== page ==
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April 12, 2007

Important Guest Post: Modern Foreign Policy Execution


Mark Safranski, the ZenPundit of 4GW (fourth generation warfare), has earned quite a deserved reputation for his studies. This, of course, is an essential subject – indeed, critical to the accomplishment of U.S. foreign policy in an asymmetrical warfare world.

Mark Safranski, below, writes a guest post for Democracy-Project readers which is MUST reading. (Additional footnotes at end)

INSTEAD OF CROWNING A NEW CZAR, BUSH SHOULD IGNITE A REVOLUTION

President Bush’s fruitless search for a “czar” to resolve poor interagency coordination in the GWOT in Iraq and Afghanistan is an attempt at finding a solution for a problem that has plagued most chief executives. Harry Truman sadly predicted that his successor would soon find that being president was not at all like commanding an army while Ronald Reagan used to joke that in his administration “ the right hand doesn’t know what the far right one is doing”. Given the difficulties in stabilizing Iraq and the resurgence of the Taliban in Pakistan’s frontier provinces and the poor state of American public diplomacy the interagency process is no longer a joking matter. Recent history however points to potential solutions.

In 1983, the United States invaded the island nation of Grenada and overthrew a Cuban-supported radical Communist military junta that had just murdered the Marxist Prime Minister Maurice Bishop and established a shoot-to-kill curfew that threatened the lives of Grenadians and American residents alike. While ultimately successful, America had difficulty in bringing its overwhelming force to bear on the junta’s ragtag Communist militia and a Cuban construction battalion. Each service sought its own objectives in Grenada, inter-service rivalries dominated as each branch of the military fought to gain a share of the glory without regard to the overall good. Incompatible communications equipment made coordination in the field difficult and potentially put U.S. troops at risk for “friendly-fire” casualties. And slowed the progress of the campaign.

Such a dysfunctional situation exists again, except today it is not merely a military problem. The process for executing American foreign policy through various departments, agencies and bureaus is less like the president activating a streamlined network than it is like a farmer attempting to move a herd of unwilling cattle. Changing policies or presidents will not help, except to shift the area or degree of failure without improving the performance. The foreign policy process is becoming unmanageable because the bureaucracy through which the president –any president – must work his foreign policy, was built for an era that is increasingly relegated to history books. A world of iron curtains and checkpoint charlies that ran at the pace of snail mail, telegrams and rotary telephones. That time is gone and it is never coming back; America’s problems today evolve at a much faster velocity.

There is a lesson to be learned here. In the aftermath of Operation Urgent Fury, the Department of Defense took a hard look at itself and committed to reforming the execution of combat operations and so did the U.S. Congress. The Goldwater-Nichols Act empowered regional Combatant Commanders with command and control responsibility for their geographic area, strengthened the role of the Chairman of the Joint Chiefs of Staff, and made joint assignments a prerequisite for selection to general or flag rank”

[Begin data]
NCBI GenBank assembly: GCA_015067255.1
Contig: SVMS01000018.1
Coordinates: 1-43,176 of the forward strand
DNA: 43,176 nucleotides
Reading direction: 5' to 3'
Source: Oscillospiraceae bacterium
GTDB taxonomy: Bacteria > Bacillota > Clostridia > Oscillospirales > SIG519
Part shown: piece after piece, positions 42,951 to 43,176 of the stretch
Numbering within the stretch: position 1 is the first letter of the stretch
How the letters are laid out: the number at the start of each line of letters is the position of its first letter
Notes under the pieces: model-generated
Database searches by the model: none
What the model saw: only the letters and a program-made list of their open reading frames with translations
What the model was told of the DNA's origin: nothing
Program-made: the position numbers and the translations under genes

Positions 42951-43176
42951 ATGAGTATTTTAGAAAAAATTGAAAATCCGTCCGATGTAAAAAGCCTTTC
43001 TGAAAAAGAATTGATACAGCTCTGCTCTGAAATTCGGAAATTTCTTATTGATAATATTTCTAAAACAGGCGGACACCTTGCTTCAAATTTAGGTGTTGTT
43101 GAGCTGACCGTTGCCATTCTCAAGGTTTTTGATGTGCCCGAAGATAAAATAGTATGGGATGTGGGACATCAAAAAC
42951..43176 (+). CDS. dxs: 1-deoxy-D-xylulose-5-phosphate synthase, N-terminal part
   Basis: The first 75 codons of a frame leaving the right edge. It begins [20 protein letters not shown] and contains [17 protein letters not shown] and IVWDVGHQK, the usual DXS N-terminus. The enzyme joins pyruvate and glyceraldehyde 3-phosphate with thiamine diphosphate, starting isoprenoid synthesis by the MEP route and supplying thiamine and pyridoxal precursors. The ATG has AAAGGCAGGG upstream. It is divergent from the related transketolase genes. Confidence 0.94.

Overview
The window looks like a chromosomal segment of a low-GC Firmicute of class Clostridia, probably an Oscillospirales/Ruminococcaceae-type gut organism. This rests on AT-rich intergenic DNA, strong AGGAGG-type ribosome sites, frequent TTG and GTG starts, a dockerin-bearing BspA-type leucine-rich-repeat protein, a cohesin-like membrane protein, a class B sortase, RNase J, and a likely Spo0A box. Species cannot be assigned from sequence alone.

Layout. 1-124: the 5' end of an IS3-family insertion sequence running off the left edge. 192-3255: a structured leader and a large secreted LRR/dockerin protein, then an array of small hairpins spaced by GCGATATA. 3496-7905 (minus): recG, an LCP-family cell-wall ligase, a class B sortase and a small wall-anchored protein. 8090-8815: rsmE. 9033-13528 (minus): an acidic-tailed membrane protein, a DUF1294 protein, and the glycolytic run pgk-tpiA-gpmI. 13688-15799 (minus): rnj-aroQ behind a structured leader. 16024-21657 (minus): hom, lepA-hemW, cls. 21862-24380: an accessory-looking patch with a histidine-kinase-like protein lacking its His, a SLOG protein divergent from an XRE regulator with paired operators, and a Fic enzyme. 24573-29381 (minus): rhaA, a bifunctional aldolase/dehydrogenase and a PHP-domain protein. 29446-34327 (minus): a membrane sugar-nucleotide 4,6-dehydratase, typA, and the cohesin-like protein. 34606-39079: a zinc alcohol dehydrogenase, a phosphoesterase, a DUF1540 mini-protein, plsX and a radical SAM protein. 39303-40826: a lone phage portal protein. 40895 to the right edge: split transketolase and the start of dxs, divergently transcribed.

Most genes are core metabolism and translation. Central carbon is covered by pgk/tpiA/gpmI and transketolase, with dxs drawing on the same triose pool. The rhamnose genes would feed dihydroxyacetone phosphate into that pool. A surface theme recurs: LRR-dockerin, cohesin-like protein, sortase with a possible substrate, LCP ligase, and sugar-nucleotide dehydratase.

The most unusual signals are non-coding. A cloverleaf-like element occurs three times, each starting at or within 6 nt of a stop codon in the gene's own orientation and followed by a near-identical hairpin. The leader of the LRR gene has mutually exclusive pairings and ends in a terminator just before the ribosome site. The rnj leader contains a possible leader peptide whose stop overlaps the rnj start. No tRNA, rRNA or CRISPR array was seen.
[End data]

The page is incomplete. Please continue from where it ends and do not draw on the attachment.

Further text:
Secondly, a special operations command was created (SOCOM) to handle the coordination of elite units and thirdly, the services began to preach and practice the philosophy of “jointness” in training, planning and combat. The process took years and faced considerable bureaucratic resistance inside the Pentagon and although much work on “ jointness” remains to be done, the level of coordination in the field today is beyond what could have been imagined by commanders in America’s previous wars.

Unfortunately, when it comes to America’s civilian agencies that critically affect U.S. foreign policy objectives – the State Department, NSC, CIA, USAID, FBI, Treasury, Energy, Commerce, the Federal Reserve –it might as well still be 1983. Or even 1953. The interagency process is an adversarial exercise in turf warfare where the defense of tiny bureaucratic empires and budgets are paramount. Each agency pursues its own agenda; its headquarters leadership ignores unwelcome input from the rank and file ( the FBI rejected repeated warnings about 9/11 highjackers from its own field offices); antiquated Federal personnel policies prevent the most competent staffers from being placed where they are needed most; IT capabilities are almost uniformly close to a decade behind the private sector.

Secretary Rice rattled cages at Foggy Bottom by prioritizing Iraq assignments over the “old boy” network and PC concerns that dominated past FSO assignments, making official the informal practice that prevailed under Secretary Powell. Resistance by diplomats and bureaucrats to working in dangerous locales that are critical national security priorities remains unacceptably high. This is partly due to reasonable safety concerns but also stems from political opposition to administration policy and simple resistance to a synergistic mindset that requires housing “other agencies” in “their” embassies. Even the DIA has been credibly accused of holding back Arabic linguists from Iraq duty and of having managers who retaliate against analysts with Arabic skills who volunteer for Baghdad duty and of enforcing a “groupthink” company line in analysis. Frankly, this is no way to run a foreign policy in a time of peace, much less one of war.